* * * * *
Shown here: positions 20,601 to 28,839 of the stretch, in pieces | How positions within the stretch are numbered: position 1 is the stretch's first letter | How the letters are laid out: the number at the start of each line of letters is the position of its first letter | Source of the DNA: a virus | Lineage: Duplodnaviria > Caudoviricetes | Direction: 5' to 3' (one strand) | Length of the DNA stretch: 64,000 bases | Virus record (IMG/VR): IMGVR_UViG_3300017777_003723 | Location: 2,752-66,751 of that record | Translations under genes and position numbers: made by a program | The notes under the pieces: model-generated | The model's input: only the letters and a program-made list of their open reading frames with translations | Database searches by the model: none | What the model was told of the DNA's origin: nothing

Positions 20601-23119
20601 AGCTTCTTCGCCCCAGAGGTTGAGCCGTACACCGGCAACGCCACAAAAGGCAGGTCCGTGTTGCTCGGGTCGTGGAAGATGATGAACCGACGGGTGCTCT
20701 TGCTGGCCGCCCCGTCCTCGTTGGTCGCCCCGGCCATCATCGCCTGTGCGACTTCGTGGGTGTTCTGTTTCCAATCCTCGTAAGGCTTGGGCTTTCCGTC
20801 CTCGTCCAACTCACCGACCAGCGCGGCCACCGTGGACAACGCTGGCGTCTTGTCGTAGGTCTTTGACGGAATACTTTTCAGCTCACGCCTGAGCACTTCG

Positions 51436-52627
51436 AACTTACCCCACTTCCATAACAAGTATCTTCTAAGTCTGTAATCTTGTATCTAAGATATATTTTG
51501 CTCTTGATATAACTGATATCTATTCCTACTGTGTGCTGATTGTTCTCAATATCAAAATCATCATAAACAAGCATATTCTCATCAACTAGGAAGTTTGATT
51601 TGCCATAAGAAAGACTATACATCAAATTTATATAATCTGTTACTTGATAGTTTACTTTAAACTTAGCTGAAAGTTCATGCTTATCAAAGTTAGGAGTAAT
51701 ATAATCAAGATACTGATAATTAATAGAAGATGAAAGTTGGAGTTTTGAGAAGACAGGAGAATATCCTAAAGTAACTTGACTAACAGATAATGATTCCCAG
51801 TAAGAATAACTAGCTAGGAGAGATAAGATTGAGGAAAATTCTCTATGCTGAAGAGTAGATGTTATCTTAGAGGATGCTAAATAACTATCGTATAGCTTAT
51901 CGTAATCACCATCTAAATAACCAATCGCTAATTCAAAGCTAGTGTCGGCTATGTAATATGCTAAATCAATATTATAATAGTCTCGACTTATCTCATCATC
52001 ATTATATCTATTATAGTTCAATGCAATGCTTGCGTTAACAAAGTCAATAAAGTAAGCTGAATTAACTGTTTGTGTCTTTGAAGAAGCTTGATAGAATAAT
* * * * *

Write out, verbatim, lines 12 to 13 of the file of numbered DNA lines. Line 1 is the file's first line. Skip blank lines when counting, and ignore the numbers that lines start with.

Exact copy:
51901 CGTAATCACCATCTAAATAACCAATCGCTAATTCAAAGCTAGTGTCGGCTATGTAATATGCTAAATCAATATTATAATAGTCTCGACTTATCTCATCATC
52001 ATTATATCTATTATAGTTCAATGCAATGCTTGCGTTAACAAAGTCAATAAAGTAAGCTGAATTAACTGTTTGTGTCTTTGAAGAAGCTTGATAGAATAAT